Getty Images

Recently retired 19-year NBA veteran Andre Iguodala has been named as the acting executive director of the National Basketball Players Association, it was announced on Thursday. Iguodala takes over for Tamika Tremaglio, who has reportedly stepped down after fewer than two years in the role.

Iguodala, who served as Vice President of the NBPA for over five years during his playing career, will take the helm while a formal search is conducted for Tremaglio's replacement. There is not yet clarity on whether Iguodala will pursue candidacy for the permanent position. According to ESPN's Adrian Wojnarowski, Tremaglio and union leadership had discussed her possible departure since the end of collective bargaining agreement negotiations in April. That CBA will run through the 2029-30 season, with both sides able to opt out following the 2028-29 season.

"Having a former player lead as Executive Director of the union is an exciting proposition," NBPA president CJ McCollum said in a statement. "We thank Tamika for her service and leadership throughout the CBA process and are thrilled to welcome Andre as Acting Executive Director."  

While no former NBA player has served as executive director of the NBPA in a permanent capacity, there is precedent for a retired player taking over in an interim role. In 1996, former Denver Nuggets great Alex English stepped in as executive director between the tenures of Simon Gourdine and Billy Hunter.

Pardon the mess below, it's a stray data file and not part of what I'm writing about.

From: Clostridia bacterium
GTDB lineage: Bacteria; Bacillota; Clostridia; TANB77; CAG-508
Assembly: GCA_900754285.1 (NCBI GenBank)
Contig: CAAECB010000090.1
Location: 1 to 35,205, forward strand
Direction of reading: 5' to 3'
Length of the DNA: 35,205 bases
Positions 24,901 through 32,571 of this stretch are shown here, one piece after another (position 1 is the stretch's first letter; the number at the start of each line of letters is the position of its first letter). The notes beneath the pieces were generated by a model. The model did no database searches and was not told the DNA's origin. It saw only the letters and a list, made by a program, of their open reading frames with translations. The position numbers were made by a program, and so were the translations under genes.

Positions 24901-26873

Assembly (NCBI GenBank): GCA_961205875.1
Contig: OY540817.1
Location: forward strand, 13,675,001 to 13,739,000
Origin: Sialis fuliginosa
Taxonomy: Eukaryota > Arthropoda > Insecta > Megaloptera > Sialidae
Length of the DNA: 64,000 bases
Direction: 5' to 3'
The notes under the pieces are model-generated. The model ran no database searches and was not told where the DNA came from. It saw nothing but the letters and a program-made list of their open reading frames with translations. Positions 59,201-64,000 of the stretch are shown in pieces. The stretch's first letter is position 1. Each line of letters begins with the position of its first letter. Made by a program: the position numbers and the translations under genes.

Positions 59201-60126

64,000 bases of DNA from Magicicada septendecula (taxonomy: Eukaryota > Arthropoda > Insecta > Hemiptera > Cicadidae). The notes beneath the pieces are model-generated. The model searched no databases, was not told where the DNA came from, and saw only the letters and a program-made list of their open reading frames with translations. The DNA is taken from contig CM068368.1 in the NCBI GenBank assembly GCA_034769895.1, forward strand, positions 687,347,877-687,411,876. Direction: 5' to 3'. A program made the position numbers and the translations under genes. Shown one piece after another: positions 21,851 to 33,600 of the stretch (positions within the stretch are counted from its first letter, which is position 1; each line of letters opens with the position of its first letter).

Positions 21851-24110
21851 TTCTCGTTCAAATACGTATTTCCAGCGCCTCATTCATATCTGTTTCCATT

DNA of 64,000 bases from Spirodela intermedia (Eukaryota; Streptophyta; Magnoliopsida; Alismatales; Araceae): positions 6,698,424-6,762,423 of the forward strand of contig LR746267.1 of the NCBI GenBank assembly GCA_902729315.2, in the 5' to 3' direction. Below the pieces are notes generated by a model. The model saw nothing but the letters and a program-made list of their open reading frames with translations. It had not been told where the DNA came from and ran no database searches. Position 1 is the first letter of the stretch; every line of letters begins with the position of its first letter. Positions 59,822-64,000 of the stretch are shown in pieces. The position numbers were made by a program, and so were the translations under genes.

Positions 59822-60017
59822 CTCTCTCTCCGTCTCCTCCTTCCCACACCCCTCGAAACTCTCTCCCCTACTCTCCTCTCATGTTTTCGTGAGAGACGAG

"I am honored to take on this role and serve the players, who are the heart and soul of the NBA," Iguodala said in a statement. "I'm presented with a unique opportunity to take all that I've learned as a player over the course of my 19-year career and apply it to creating an even stronger and more influential union for current and future generations of players. I am thrilled to work alongside our extremely committed Executive Committee to lead the brotherhood through its next stage of advancement and development."  

With his vast leadership experience -- not only in the NBPA, but also in multiple locker rooms throughout his NBA tenure -- Iguodala is a logical choice for the position given the respect he has earned from players across the league. He won four championships as a member of the Golden State Warriors, earning Finals MVP honors in 2015.

After beginning his career in Philadelphia, where he made his only All-Star appearance, Iguodala made a brief stop with the Denver Nuggets before joining the Warriors in 2013. He also played for the Miami Heat for two seasons, reaching the Finals once, before rejoining the Warriors for their 2021-22 championship season.

Iguodala officially announced his retirement in October, sparking a bounty of praise from former teammates, opponents and coaches. His leadership and selflessness were trademarks of what could be a Hall of Fame career, and he will bring those traits to his role as executive director of the NBPA.

"He was a foundational piece of what has been one of the great runs in NBA history," Warriors head coach Steve Kerr said after Iguodala announced his retirement. "In many ways, Andre set the tone for the whole thing by agreeing to come off the bench in 2014-15 -- really sacrificing and making the move that unlocked the team, that allowed Harrison [Barnes] to thrive, that strengthened our bench, but also set a time for unselfishness, and team-first mentality."